An ugly cat.
Vast desert.
Smoke and fire.
Flying lead makes holes in parchment.
The ugly cat is much amused.

--- Gatodamus (1503-1566)
(Source: https://www.unexplained-mysteries.com/forum/topic/107438-jarbidge-nevada-monster/)

QotD: Dickey on the River

The river and everything I remembered
about it became a possession to me,
a personal, private possession, as nothing
else in my life ever had.  Now it ran
nowhere but in my head, but there
it ran as though immortally....
In me it still is, and will be until I die,
green, rocky, deep, fast, slow, and
beautiful beyond reality.

--James Dickey in Deliverance 

QotD: What Atheists Teach the Religious

The Master teaches the student that God created everything in the world to be appreciated, since everything is here to teach us a lesson.

One clever student asks “What lesson can we learn from atheists? Why did God create them?”

The Master responds “God created atheists to teach us the most important lesson of them all — the lesson of true compassion. You see, when an atheist performs an act of charity, visits someone who is sick, helps someone in need, and cares for the world, he is not doing so because of some religious teaching. He does not believe that God commanded him to perform this act. In fact, he does not believe in God at all, so his acts are based on an inner sense of morality. And look at the kindness he can bestow upon others simply because he feels it to be right.”

“This means,” the Master continued “that when someone reaches out to you for help, you should never say ‘I pray that God will help you.’ Instead for the moment, you should become an atheist, imagine that there is no God who can help, and say ‘I will help you.’”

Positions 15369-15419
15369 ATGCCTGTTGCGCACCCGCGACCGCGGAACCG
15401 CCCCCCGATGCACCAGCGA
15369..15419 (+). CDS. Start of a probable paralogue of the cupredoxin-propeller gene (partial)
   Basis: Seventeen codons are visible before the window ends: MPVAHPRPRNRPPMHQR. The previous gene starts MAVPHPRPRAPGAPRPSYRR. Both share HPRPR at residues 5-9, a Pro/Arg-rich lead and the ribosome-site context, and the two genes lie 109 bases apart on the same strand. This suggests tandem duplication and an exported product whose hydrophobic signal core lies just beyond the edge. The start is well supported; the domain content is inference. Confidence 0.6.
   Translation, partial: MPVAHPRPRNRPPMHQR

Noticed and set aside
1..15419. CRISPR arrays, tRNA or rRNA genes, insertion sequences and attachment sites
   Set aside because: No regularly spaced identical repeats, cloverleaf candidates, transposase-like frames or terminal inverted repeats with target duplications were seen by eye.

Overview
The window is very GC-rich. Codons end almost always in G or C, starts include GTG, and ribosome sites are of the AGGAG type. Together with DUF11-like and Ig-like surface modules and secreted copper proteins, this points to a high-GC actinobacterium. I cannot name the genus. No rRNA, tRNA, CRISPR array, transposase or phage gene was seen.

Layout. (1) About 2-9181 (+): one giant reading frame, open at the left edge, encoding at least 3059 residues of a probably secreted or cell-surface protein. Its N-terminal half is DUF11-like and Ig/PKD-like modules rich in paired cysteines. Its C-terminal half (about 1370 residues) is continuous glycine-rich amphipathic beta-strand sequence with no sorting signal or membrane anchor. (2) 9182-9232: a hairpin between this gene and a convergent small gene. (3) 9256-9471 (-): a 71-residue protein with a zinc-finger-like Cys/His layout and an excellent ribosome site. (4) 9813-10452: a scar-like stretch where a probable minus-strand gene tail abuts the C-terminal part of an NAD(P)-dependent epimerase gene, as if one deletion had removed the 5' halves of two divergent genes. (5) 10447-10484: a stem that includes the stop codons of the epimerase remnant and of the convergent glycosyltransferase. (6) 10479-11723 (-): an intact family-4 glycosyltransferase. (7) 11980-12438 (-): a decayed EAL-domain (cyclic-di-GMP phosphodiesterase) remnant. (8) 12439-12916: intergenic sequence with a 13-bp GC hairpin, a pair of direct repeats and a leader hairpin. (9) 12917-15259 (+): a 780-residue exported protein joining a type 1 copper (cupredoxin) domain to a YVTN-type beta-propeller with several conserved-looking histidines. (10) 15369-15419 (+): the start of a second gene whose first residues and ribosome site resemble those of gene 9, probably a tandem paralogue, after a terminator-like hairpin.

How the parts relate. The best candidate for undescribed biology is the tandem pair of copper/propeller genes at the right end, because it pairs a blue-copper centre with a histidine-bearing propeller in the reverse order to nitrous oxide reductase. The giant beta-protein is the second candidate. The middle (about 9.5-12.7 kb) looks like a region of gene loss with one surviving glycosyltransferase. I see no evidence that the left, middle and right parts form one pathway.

—Martin Buber, Tales of Hasidim Vol. 2 (1991)

QotD: Try New Things

 "If you never did, you should. These things are fun, and fun is good."
~ Dr. Seuss

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"You don't have to shovel rain."
--Scott Gerber 

QotD: Brits on tRump

 Copied from a friend (on fb).

This is utterly brilliant. I wish I could take credit for writing it, but no.

British wit to help get you through the nightmare:

"Someone on Quora asked "Why do some British people not like Donald Trump?" Nate White, an articulate and witty writer from England wrote this magnificent response.
A few things spring to mind.
Trump lacks certain qualities which the British traditionally esteem.
For instance, he has no class, no charm, no coolness, no credibility, no compassion, no wit, no warmth, no wisdom, no subtlety, no sensitivity, no self-awareness, no humility, no honour and no grace - all qualities, funnily enough, with which his predecessor Mr. Obama was generously blessed.
So for us, the stark contrast does rather throw Trump’s limitations into embarrassingly sharp relief.
Plus, we like a laugh. And while Trump may be laughable, he has never once said anything wry, witty or even faintly amusing - not once, ever.